Writing a Successful (GSA) Grant Proposal

Writing a Successful (GSA) Grant Proposal Grants In Aid Of Research Committee, Geological Society of America 11.03.2015 Sarah Hayes Chris Holm-Denoma ...
Author: Poppy Greer
0 downloads 0 Views 1MB Size
Writing a Successful (GSA) Grant Proposal Grants In Aid Of Research Committee, Geological Society of America 11.03.2015 Sarah Hayes Chris Holm-Denoma Jake Sewall Jim Vogl

Funding details • Funding rate ~50% – Most awards $1,000- $2,500 – In 2015 52% funded, average award $1,851

• Specialized awards – Exxon Mobil $7,500 – Study area (geography or discipline) – Demographics

Applicant Requirements • GSA Member • Enrolled at a US, Canadian, Mexican or Central American university in an earth sciences program with a geologic component • Only two GSA student grants during academic career • Advisor appraisal • Progress report

Follow the Rules & Submit on Time

Proposals due Monday February 1, 2016 by 5pm MST

Proposal format 2015 1. Present the problem, hypotheses, Goal and Aims and the overall objectives of the project. 2. Discuss the scientific and societal Significance significance; what is the importance of this project? Experimental Design 3. Concisely state your research plan and how it will test your hypothesis stated above. Effective Figures 4. Figure. 5. Budget and budget justification. Budget & 6. Additional funds, CV, references

Justification

Introducing your project Discuss the disciplinary and regional context. Importance of the project and state testable hypotheses. Clearly state problem and specific objectives

Hypotheses: Multiple and Realistic Many strong proposals seek funding to test competing hypotheses that can realistically address the broader problem/question you will raise in the next section.

Hypotheses: Logical connection to proposed exp • Before you can reasonably discuss your test(s) you will need to detail the logical connection between your hypothesis and your proposed test. – Hypothesis X predicts that Y will happen because… Therefore, it follows that test Z could be applied to learn if Y actually happened.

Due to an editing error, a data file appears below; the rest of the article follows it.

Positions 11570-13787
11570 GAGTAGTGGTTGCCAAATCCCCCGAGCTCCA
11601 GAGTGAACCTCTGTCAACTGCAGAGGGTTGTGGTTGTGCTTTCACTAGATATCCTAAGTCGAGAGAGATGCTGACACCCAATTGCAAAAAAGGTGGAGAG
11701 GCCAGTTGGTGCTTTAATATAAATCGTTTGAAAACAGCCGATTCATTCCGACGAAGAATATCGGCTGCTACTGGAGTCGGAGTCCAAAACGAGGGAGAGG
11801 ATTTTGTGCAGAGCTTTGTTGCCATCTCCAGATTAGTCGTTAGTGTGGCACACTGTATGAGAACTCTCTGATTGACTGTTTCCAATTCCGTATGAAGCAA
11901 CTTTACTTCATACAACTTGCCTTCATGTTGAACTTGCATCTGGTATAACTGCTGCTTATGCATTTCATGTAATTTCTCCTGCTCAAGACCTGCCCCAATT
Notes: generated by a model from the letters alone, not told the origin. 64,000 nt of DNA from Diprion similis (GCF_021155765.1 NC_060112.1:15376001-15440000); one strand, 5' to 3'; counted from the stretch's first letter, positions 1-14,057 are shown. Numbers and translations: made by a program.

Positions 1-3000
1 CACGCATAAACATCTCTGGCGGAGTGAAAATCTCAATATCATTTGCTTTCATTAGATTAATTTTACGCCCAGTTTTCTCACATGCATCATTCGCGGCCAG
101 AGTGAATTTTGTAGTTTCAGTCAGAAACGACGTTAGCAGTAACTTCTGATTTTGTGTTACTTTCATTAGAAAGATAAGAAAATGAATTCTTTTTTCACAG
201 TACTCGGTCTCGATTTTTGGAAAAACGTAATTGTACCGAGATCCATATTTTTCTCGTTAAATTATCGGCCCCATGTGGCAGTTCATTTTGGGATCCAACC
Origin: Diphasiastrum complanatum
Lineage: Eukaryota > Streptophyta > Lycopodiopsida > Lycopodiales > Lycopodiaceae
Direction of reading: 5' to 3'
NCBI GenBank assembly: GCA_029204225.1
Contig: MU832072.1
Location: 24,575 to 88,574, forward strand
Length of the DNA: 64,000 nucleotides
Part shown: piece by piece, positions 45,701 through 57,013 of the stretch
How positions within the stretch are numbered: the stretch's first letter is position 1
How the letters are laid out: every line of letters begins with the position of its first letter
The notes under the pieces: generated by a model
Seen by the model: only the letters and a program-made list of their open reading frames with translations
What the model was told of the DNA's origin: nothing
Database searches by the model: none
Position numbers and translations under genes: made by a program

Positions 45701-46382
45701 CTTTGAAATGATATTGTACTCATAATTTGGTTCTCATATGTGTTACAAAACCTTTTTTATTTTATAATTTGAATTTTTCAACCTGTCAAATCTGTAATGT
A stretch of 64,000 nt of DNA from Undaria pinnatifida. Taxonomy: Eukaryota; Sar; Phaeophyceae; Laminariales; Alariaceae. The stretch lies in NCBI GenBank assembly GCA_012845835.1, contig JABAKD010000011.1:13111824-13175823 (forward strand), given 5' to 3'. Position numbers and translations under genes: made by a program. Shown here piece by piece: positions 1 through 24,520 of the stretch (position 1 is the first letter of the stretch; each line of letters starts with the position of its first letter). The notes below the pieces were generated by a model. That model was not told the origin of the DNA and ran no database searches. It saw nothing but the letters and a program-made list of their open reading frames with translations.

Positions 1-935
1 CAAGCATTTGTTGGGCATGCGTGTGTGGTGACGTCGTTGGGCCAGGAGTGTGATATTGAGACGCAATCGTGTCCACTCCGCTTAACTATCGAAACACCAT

Don’t leave it to the reviewer to connect these dots.

Put your project in a broad context • Demonstrate that you have done your homework; citing relevant publications • Clearly state the significance of the topic • You don’t need to solve the entire problem, but demonstrate that you are aware of it • Help the reviewer understand how the proposed work fits into the larger context

Significance Why is your research worth doing?

Example- Broader Impacts Paleoseismology of Rose Canyon Fault Not: “The seismic history of Rose Canyon Fault has not been studied previously” Instead: “The seismic history of fault zones are critical to developing accurate hazard assessments. The magnitudes of prehistoric earthquakes, their timing, and their recurrence intervals are significant in developing such assessments.”

Research Plan Concisely state your research plan and how it will test your hypothesis stated above. Get concrete, what will you do? Is problem well constrained and feasible? Will you be able to collect the data you need Are the techniques appropriate to questions asked and will they address the problem

A good figure helps explain your research Your proposal must contain a single figure (1 page) This is a GREAT opportunity! PDF format no larger than 5 MB

Do:

Make figure focused, clear Minimize clutter Cite references, if appropriate Readable at screen resolution

Don’t:

Cut and paste a figure from a publication or your advisors grant!

Your figure can (and should?) have multiple parts

What kind of figure is most effective? 1. What is the purpose of your figure? Help explain some complexity- save text Conceptual model you’re testing Highlight impact of your research 2. What kind of figure might be appropriate? Picture Conceptual model Map Flow chart of research plan 3. Building and refine your figure Title- orient your audience Images- cartoons, pictures, schematics, maps, etc Caption- why is this figure useful?

Town of Dewey-Humbolt

B

C

Figure 1: Site map. Iron King mine tailings are located in semi-arid central Arizona and contain elevated levels of toxic metals. (A) Mine tailings are located adjacent to the town of Dewey- Humbolt. (B) Dust emissions is the principal mechanism of metal transport off site. (C) Tailings were sampled as a function of depth. Redox boundary at ~35 cm indicated by change in color (grey to orange) and pH.